The government of Italy is proposing Internet restrictions on uploaded video content by Italians. The proposed initiative would require citizens to seek authorization from the government before uploading videos.
New restrictions by the Italian government will force Italian Internet users who upload video content onto websites to seek authorization from the Communications Ministry, which is similar to what is required by television broadcasters, according to the San Francisco Gate. Opposition legislators warn that the latest proposal will reduce the level of freedom that Italian Internet users have.
The decree could affect websites of newspapers, IPTV and Mobile TV, which would force them to take on the same legal standards as television broadcasters.
On Thursday, the lawmakers who oppose the bill held a press conference in Parliament to state that the legislation is a serious threat to freedom of speech. The Members of Parliament provided one example of the legislation: Article 4, which requires ministerial authorization of “moving pictures, with or without sound.”
Opposition Democratic Party lawmaker Paolo Gentiloni told the press conference, “The decree subjects the transmission of images on the Web to rules typical of television and requires prior ministerial authorization, with an incredible limitation on the way the Internet currently functions.” Gentiloni’s party colleague Vincenzo Vita added, “Italy joins the club of the censors, together with China, Iran and North Korea.”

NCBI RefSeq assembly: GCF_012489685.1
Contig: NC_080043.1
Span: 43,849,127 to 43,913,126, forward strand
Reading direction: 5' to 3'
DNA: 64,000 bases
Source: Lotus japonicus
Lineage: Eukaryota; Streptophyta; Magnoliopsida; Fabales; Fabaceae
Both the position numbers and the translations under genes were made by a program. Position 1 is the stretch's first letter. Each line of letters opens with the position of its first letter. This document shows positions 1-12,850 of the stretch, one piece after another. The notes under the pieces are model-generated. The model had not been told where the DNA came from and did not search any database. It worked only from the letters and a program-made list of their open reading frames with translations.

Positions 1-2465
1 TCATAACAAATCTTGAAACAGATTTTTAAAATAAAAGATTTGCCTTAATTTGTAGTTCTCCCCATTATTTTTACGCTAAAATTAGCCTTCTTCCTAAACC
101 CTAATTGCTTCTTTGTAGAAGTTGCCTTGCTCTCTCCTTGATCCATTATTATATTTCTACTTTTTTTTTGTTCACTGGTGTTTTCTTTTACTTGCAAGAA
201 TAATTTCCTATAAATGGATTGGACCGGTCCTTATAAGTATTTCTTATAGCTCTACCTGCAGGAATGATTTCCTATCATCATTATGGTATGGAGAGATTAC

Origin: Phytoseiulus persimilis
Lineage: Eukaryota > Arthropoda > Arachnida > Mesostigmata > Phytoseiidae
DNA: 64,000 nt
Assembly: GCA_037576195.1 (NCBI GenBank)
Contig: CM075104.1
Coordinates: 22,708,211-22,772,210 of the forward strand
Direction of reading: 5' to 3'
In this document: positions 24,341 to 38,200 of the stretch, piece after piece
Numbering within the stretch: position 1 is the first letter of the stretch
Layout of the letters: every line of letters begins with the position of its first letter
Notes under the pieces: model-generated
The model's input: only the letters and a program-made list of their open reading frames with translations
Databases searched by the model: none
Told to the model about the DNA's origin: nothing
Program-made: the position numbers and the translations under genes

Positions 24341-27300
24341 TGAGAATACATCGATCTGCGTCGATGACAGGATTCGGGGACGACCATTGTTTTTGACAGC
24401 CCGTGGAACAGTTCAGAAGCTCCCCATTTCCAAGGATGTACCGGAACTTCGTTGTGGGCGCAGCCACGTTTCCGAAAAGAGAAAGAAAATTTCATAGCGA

Pseudo Anonymous reports that Italian Internet users will be unable to share clips from television shows or goals in the Italian football league.
Commissioner in the Communications Authority, Nicola D’Angelo, who will also play a major role in policing the potential copyright violations, denounced the decree, which he feels is contradictory to the spirit of the European Union directive that enacted similar measures on product placement online.
“Italy will be the only Western country in which it is necessary to have prior government permission to operate this kind of service. This aspect reveals a democratic risk, regardless of who happens to be in power,” said D’Angelo.
Alessandro Gilioli, a writer on the website of the weekly magazine L’Espresso, accused the Italian government of attempting to keep its monopoly on television by restricting information access over the Internet, notes Boing Boing, “It’s the Berlusconi method: Kill your potential enemies while they are small. That’s why anyone doing Web TV — even from their attic at home — must get ministerial approval and fulfill a host of other bureaucratic obligations.”